Wednesday, August 20, 2008

Glacial Erratics

Nature Watch
August 20, 2008

By Susan Benson,
CNHM Director of Education

On a stroll through the backwoods of northwest Wisconsin, you may come across an unusual sight — a large rock, perhaps sitting all by itself in a meadow or on the forest floor. There may be no other rocks in sight. How did this one get here? You’re probably looking at a glacial erratic, a piece of rock that may have been transported great distances by the ice sheets that covered the region long ago. One long-distance champion is an erratic composed of solid native copper, probably originating from the Lake Superior region along the Upper Peninsula of Michigan, that was moved by glacial ice more than 600 miles to southern Illinois.

Glacial erratics can be any size from small pebbles to huge boulders. Most of them appear worn and rounded, sometimes including beveled or faceted surfaces. During the course of their journey, the rocks were jostled against other erratics or scraped against underlying bedrock, rounding off corners and planing smooth surfaces. Glacial transport also fractured some boulders, resulting in sharper edges.

Transportation by glacial ice produced other unique features, the most easily observed of which are glacial striations, series of parallel lines or grooves gouged across the rock face or inscribed on the underlying bedrock surface. These glacial furrows were produced when an erratic, frozen firmly in slowly moving ice, scraped against another erratic or against the bedrock surface over which the glacier was moving. These glacial striations can be used to identify the direction of ice movement.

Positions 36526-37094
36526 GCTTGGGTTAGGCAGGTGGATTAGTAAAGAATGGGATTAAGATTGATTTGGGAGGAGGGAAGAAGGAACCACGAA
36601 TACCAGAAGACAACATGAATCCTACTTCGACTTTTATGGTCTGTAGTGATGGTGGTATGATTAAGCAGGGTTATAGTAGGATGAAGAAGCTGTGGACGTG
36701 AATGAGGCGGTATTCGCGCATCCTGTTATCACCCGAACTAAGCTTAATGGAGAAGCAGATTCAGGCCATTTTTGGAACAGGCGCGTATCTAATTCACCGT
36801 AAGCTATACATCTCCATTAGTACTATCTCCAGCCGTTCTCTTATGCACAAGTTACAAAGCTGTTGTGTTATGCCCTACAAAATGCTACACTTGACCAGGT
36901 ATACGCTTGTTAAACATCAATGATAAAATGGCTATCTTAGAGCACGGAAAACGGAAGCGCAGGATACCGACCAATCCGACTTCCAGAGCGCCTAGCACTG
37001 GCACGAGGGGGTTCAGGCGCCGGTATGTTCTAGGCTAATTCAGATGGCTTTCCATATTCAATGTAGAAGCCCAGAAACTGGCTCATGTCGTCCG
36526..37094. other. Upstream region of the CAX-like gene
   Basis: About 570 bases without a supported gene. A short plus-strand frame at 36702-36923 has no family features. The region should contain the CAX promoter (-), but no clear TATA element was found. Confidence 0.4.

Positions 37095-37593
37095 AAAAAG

The composition of glacial erratics can reveal their point of origin and give clues about the direction of ice movement. For example, a string of erratics of similar composition might be observed across a broad region. These are referred to as “boulder trains,” series of erratics that originated from the same source. Boulder trains appear as long lines or fans of erratics extending outward from their source in the direction of ice flow.

On your next hike, keep your eyes open for glacial erratics. Each one has a story to tell!

Nature Watch is brought to you by the Cable Natural History Museum. For 40 years, the Museum has served as a guide and mentor to generations of visitors and residents interested in learning to better appreciate and care for the extraordinary natural resources of the region. The Museum invites you to visit its facility in Cable at 43570 Kavanaugh Street or on the web at to learn more about exhibits and programs.

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